Among the approximately 100,000 Shinto shrines from Japan, the Atsuta Jingū from Nagoya is the second-most venerable shrine, second only to Ise Jingū.
Established 1900 years ago, the shrine is also known as Atsuta Sama ("Venerable Atsuta") or Miya ("The Shrine").
Here it is enshrined one of the Three Sacred Treasures of Japan, the sacred sword Kusanagi-no-Tsurugi. The importance of the sacred treasures is so great that Kusanagi-no-Tsurugi and the two other Sacred Treasures, the mirror Yata no Kagami (from Ise Jingū), and the jewel Yasakani no Magatama (from the Tokyo Imperial Palace) were never displayed in public. They are presented only during the imperial enthronement ceremony and only for the Emperor and the Shinto priests. Of course, they will remain protected like this forever…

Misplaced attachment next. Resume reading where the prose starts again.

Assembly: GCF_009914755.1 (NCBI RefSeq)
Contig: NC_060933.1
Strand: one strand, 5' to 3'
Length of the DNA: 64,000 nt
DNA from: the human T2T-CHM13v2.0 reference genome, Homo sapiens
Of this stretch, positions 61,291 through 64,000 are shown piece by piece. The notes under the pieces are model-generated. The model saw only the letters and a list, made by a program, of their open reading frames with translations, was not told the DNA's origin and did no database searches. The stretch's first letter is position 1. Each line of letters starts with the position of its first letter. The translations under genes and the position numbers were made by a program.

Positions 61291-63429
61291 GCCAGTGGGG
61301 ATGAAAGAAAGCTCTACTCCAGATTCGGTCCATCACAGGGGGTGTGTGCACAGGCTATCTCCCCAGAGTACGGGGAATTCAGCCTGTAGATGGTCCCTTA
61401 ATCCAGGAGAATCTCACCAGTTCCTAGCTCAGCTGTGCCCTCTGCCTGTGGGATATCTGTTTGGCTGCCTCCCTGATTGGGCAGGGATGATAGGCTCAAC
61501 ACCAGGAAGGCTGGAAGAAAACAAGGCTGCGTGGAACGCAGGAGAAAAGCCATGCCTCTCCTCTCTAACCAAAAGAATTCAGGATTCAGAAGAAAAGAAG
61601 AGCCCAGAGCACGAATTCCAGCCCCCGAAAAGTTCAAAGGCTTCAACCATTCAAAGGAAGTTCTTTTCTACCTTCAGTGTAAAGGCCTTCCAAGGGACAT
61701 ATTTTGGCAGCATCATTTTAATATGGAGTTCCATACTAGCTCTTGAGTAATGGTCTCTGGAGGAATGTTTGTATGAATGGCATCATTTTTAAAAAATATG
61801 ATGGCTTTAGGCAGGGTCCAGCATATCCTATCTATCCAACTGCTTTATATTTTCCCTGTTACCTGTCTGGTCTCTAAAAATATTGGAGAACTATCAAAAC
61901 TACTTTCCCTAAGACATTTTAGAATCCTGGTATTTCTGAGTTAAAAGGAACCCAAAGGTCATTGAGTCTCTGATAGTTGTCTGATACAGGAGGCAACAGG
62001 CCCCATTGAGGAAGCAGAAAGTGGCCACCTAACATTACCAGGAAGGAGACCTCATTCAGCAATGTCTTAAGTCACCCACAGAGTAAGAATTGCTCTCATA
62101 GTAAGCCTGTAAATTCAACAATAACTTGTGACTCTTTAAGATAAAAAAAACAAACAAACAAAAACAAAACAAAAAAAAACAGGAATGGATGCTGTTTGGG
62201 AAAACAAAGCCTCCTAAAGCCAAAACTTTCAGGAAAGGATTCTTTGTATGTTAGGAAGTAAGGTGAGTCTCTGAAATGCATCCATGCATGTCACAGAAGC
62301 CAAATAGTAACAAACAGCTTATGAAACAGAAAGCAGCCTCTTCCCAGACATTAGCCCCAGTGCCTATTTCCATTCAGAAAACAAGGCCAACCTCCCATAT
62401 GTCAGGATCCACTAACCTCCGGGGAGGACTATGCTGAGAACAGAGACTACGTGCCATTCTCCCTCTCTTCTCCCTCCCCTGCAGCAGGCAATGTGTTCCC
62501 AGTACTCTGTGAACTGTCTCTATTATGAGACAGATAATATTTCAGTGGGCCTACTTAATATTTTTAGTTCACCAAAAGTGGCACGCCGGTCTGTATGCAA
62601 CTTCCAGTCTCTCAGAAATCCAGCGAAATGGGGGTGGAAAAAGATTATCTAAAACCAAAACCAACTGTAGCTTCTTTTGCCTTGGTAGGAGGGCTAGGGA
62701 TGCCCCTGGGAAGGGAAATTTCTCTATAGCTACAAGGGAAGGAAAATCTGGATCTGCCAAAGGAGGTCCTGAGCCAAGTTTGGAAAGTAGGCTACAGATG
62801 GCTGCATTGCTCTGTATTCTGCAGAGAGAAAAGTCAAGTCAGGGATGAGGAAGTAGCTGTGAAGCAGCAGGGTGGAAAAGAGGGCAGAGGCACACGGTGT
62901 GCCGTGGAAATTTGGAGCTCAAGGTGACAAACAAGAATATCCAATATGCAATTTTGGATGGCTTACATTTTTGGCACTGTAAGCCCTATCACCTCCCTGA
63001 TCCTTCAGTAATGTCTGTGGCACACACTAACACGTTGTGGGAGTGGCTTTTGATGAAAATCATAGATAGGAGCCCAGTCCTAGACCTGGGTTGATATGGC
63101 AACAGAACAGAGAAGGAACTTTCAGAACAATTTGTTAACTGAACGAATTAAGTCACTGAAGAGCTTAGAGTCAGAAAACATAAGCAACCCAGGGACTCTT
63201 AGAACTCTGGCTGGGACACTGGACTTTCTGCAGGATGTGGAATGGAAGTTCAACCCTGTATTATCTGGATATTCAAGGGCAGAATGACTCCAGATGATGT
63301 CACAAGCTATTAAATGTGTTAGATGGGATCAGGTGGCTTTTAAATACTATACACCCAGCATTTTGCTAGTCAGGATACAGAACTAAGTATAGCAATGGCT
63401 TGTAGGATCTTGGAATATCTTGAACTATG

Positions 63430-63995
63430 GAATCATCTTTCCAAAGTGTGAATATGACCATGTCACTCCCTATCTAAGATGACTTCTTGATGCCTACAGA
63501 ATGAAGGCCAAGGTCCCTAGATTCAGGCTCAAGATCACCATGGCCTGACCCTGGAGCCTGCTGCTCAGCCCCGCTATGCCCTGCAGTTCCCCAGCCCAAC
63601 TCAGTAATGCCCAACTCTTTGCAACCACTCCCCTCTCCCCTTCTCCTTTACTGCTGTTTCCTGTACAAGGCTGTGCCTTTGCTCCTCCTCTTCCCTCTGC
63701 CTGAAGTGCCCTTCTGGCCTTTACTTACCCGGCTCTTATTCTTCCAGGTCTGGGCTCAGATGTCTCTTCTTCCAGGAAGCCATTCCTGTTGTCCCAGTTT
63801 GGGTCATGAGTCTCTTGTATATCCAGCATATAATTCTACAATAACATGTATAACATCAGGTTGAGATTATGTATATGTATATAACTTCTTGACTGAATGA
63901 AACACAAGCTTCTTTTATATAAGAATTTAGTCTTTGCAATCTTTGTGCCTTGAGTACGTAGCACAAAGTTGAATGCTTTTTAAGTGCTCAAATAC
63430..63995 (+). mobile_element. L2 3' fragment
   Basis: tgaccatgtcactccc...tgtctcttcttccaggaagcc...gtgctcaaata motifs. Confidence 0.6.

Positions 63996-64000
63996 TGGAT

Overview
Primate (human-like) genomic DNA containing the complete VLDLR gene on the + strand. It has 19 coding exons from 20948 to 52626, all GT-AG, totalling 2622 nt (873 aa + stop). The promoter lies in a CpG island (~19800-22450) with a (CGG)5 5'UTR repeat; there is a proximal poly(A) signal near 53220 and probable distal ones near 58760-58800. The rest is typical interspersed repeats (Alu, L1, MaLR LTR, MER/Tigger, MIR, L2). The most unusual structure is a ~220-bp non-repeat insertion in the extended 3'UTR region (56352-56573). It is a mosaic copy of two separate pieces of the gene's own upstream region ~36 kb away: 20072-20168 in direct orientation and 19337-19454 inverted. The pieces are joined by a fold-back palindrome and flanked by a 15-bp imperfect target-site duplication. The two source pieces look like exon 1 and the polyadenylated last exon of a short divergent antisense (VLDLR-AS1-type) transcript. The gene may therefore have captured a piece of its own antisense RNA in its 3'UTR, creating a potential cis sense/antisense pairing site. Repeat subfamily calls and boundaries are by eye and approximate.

But I recently read on Wiki an anecdote about a TV crew from NHK that boldly went to Atsuta Jingū to… record the sacred sword. And of course, they were sent away…
Yesterday’s Japan Photo: